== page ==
By Dr. Gary R. Nelson, Mens Head Coach,  University of San Francisco.

Differences between Swedish and U.S. Universities 

  1. PRE-COLLEGE EDUCATION It is my opinion that up to college the Swedish system produces a student that is slightly more advanced than the average high school student in the U. S. Swedish and European prospects are certainly more mature.
  2. COLLEGE EDUCATION The average college in the U. S. is different than most European institutions. The majority of the top rated Universities in the world are in the U.S.
  3. COLLEGE EXPERIENCE There is a great difference in the college experience and what you have experienced pre-college in Sweden. It is a lot more fun, offers tremendous amount of avenues of study, and generally is a lot looser in structure.  This is not to say that it isn’t without its challenges.  There are over 3,000 schools offering some type of golf scholarships in the U. S.  Some are extremely challenging Academically, others are less so.  The most important difference is that the golf completion and instruction is at a very high level

Why have your players go to the U.S. on a scholarship?

  1. BECAUSE IT IS FUN. There is a lot more to going to a University than getting an education and playing golf.  There are Dances, concerts, parties, and a whole social scene that is wonderful experience for a young individual.  In later life, almost every individual that played sports in college refer to their college experience as the best days of their life.  Even the other sports are interesting and attending a game is like going to a mini-Olympics contest.  The basketball, soccer, volleyball get crowds of students, who are as fanatic as many of your professional soccer fans.  Often these sports, as it is in golf, are very high quality. I was impressed how many of the Olympians in London either were in college in the US or had graduated from one.
  2. BECAUSE IT SAVES THE SWEDISH GOLF FEDERATION MONEY. On the average seventeen Swedes go to Division I colleges in the U. S. every year.  A like amount go to D II, Junior Colleges, and NIAA universities.  Assume that on the average they are receiving $10,000/year on Scholarship and that adds up to $170,000 a year and multiply that by four and Swedish Players are $680,000 in scholarship each year – and that is just the ones in D I programs.  This savings can be used for the Junior squads, development and education of Junior families.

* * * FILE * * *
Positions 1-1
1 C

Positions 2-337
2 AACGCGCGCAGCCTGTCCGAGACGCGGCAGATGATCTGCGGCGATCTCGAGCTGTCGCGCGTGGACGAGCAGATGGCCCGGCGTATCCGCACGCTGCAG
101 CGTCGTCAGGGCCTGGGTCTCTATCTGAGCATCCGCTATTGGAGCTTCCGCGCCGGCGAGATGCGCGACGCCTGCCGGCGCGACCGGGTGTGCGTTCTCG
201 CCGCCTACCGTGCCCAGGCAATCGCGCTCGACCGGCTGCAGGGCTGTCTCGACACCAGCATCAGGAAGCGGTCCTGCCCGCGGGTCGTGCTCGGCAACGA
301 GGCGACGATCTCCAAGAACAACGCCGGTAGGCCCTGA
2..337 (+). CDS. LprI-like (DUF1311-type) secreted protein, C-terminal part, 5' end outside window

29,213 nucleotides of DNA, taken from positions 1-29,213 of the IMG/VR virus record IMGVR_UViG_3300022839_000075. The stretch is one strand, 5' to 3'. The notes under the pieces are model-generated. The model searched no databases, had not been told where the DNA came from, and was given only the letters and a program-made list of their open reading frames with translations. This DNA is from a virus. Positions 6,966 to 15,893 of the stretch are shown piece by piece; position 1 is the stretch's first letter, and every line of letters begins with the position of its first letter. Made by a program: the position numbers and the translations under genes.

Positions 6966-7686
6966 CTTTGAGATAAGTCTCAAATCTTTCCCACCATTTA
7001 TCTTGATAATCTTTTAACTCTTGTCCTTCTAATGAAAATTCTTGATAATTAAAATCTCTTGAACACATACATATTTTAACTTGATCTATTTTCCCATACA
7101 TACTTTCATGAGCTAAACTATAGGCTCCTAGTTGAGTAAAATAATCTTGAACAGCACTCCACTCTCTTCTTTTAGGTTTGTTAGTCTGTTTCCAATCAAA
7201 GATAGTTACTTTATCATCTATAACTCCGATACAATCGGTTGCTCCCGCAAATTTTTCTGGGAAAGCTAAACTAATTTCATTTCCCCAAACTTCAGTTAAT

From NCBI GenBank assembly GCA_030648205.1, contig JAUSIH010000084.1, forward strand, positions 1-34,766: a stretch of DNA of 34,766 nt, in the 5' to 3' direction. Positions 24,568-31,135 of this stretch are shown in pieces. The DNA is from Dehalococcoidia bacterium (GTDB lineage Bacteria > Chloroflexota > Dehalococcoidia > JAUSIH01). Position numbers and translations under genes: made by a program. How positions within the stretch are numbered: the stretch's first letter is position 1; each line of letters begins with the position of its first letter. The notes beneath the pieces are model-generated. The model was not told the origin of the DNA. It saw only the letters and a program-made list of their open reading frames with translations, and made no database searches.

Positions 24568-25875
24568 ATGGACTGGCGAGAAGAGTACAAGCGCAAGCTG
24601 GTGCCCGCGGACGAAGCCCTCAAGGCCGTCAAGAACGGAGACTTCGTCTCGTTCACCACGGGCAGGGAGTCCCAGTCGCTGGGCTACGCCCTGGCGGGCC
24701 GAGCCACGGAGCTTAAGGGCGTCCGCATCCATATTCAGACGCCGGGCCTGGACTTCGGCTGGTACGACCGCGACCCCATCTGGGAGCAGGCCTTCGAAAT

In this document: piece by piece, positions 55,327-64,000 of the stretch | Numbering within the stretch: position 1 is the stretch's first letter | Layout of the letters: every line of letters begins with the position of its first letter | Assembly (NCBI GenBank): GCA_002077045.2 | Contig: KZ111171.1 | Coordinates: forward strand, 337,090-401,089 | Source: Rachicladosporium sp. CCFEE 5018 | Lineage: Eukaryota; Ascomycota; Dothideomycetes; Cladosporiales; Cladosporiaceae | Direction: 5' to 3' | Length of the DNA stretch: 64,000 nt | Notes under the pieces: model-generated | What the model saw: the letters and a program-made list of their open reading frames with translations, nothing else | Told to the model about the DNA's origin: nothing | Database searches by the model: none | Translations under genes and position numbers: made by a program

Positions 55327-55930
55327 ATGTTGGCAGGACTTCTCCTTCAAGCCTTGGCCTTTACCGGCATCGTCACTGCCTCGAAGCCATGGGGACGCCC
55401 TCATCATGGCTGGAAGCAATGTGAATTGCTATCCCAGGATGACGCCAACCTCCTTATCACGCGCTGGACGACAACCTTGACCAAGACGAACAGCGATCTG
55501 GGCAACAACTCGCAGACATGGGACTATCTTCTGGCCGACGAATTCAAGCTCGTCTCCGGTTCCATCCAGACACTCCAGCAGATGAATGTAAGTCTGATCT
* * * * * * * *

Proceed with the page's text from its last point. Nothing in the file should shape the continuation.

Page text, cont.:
3. BECAUSE THEY WILL IMPROVE AS A GOLFERS. Golf at the US collegiate level is very high quality.  At its highest level it is the fourth best tour in the world.  Players at the University of San Francisco improve on the average from two to four strokes per round over the course of their stay, playing very difficult courses.  A quick look at both the U. S. and European Tour will show that the vast majority of players have played golf in college in the U. S.  There is no right or wrong way on the path of becoming a professional, but playing golf in the U.S. college system is the proven way.
  4. EARN A DEGREE. School sometimes seems that it just gets in the way of golf.  It is harder to do both, but it is not only possible, but it is possible to excel in both.  In the U.S., a person with a college degree will earn $1,500,000 more than a high school graduate in a working career, even though they work fewer years.  There is more money made by good golfers off the course than on tour.  Education helps with that.  Tour players with an education tend to make more, save more and invest more profitably with educations in worthwhile subjects.
  5. SAVE MONEY WHEN YOU GO TO COLLEGE RATHER THAN TURNING PROFESSIONAL. Playing on a minor tour in the USA costs around $125,000 per year if you give it a real chance.  It is less in Europe but there still are travel, tournament costs, coaching costs, hotels, rental cars, and other expenses.  Most players at a high level might get a sponsorship from a manufacturer, but that usually only covers clubs, shoes and some clothes.  A college scholarship saves you a lot of money that you would otherwise spend.

How to help your players start the recruiting process and obtain a college scolarship?

  1. IF THEY ARE A NATIONAL TEAM MEMBER A national team member should find it easier to attract a college coach, and after that has happened, the college coach will help with all the paperwork and NCAA regulations. Still to get in the best college for you it will take a little homework
  2. NOT ON NATIONAL TEAM OR LOW ON THE LADDER. If they are just below National team status, or if you have particular requirements in choosing a University, you will have to do more work initially.
  3. ENCOURAGE THEM TO START EARLY If they are thinking of playing in the US. Start the process of looking for a college early. 15 to `16 years old is not too early to start the process.  Encourage them to do their homework early.
  4. Help them pick five to seven universities that might fit their academic and golf skills. It is important that the school have the type of program that they would like to study, ei: Business, Sport Management, Pre-Law, History, and be strong in that field